Think Bob Dylan in a bright red kur ta and white pyjamas as a guest at a Bengali wedding. Too far-fetched?
Not quite. While most of Dylan's life has been an open book, a lesser-known fact is Dylan's hush-hush visit to Kolkata in the winter of January 1990.
The world's most legendary songsmith flew down to the city to attend a marriage in the family of an old friend and music mate, Purna Das Baul. The baul singer, now 83, had introduced Dylan to the sounds of rural Bengal during his tour of the US in the late 60s. When his son Dibyendu was getting married, Dylan turned up for the event.
"He came to our house in Dhakuria and then travelled with me to the venue in Ballygunge," recalls Dibyendu. But his visit did not last long. "An hour into the ceremony , people and media got whiff of Dylan being there and as more and more people started inquiring, he rushed out." Not really in the mood to hand out autographs, "Please, I am here on a private visit... If you don't mind, I need some rest," he pleaded before delivering a firm "no" to a starstruck fan.
Purna Das's association with him began in 1965 when Albert Grossman, Dylan's manager, invited him to sing at a festival in San Francisco. Das toured and performed at several venues before Grossman took him to Bearsville, Dylan's hometown.
"That was when our manager brought Dylan to meet us. He said to me that our singing goals were the same since we both sang about people, life and times. Then he gave himself the title `Baul of America', he showed me his patchwork coat, a lot like guduri, the costume that some bauls wear," reminisced Purna Das who has been hailed as "India's Bob Dylan".
It was the beginning of a long friend ship. "We toured and performed together between 1965 and 1967."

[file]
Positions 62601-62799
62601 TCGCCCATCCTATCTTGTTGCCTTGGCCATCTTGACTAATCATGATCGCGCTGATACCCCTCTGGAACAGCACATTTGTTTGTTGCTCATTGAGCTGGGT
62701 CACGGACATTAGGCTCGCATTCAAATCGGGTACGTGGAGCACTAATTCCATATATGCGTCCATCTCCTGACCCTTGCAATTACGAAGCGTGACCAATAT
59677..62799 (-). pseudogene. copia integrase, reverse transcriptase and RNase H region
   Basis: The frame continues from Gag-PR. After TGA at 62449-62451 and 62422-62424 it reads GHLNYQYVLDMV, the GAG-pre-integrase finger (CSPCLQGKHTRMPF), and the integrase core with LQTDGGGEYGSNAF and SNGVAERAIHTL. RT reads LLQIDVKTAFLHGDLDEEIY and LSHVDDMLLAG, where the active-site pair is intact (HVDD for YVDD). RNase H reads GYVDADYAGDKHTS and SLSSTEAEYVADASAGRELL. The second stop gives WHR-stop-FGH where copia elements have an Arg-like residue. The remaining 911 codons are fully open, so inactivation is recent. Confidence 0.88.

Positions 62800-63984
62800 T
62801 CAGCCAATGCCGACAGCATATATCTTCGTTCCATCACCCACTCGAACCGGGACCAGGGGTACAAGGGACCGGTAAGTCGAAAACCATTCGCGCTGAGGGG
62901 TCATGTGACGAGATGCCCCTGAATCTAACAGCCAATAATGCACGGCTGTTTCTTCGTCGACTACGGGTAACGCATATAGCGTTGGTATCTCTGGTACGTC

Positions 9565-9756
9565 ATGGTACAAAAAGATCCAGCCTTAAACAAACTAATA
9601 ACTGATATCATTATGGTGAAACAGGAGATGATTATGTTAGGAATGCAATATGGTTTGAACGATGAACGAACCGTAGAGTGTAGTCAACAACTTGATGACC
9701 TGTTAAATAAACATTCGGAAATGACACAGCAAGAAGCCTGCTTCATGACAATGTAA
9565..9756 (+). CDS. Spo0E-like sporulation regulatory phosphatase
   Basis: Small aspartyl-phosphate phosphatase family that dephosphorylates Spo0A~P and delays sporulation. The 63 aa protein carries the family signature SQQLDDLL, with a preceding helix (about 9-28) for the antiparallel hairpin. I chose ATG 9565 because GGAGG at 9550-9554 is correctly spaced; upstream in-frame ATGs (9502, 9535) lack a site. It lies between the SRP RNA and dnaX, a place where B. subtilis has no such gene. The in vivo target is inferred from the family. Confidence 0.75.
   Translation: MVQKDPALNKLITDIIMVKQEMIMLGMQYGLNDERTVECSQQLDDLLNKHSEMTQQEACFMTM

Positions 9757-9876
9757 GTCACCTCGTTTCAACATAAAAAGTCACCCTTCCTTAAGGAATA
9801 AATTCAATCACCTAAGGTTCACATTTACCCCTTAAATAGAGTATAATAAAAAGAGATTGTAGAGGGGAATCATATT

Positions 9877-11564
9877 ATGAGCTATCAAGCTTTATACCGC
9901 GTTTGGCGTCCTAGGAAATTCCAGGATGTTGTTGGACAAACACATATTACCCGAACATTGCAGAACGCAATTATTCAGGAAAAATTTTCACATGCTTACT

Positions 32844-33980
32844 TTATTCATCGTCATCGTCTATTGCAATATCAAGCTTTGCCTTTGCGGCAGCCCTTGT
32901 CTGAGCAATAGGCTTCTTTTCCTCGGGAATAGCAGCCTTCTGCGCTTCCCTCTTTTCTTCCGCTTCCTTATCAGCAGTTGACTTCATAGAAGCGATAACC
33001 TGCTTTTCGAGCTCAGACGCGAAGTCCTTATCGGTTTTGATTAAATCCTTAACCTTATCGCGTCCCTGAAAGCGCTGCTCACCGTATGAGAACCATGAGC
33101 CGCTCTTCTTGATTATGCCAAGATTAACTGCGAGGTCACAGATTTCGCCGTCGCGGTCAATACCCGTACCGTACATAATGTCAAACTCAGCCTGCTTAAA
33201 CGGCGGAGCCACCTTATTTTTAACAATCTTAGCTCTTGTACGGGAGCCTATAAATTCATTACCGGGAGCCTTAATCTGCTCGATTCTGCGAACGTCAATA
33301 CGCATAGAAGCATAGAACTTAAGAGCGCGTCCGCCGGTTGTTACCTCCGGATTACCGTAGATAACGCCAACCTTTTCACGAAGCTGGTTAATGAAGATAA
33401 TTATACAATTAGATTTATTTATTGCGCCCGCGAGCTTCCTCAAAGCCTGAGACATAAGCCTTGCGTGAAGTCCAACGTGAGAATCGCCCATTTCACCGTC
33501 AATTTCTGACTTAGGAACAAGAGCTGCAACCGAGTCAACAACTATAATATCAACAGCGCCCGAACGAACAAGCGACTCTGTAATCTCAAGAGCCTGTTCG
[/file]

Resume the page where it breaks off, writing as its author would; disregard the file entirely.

Baul gaan hit a peak when Dylan rather niftily learnt to pluck the khamak and wield the ektara and jammed with the minstrel from Bengal.
Purna Das and his family were invitees to Dylan's birthday party in 1978, for which Das compiled a CD of Bengali songs as a gift. "I'm so happy ," Das said about his Nobel. "He has served people with his songs like no other." It's difficult, if not impossible, to try and pin Bob Dylan down.
Ever since he burst onto the public consciousness almost six decades ago, he has been many , many people at different times, sometimes all at once, depending on whom you asked: poet, protest singer, reluctant star, desultory prophet, unwilling "voice of a generation", elder statesman of rock music.... And, now, Nobel laureate.
Kolkata has, for years, loved -and lived -Dylan's music. Whether it's the casual listener who only knows the refrain of `Blowin' in the Wind' to the serious fan who can sing every verse of `Like A Rolling Stone' without a peek at the lyrics and who can debate, for hours, the snarkiness quotient behind every extended second of "How does it feeeeeeeel", there's one of each variety, and possibly every sort in between in the city .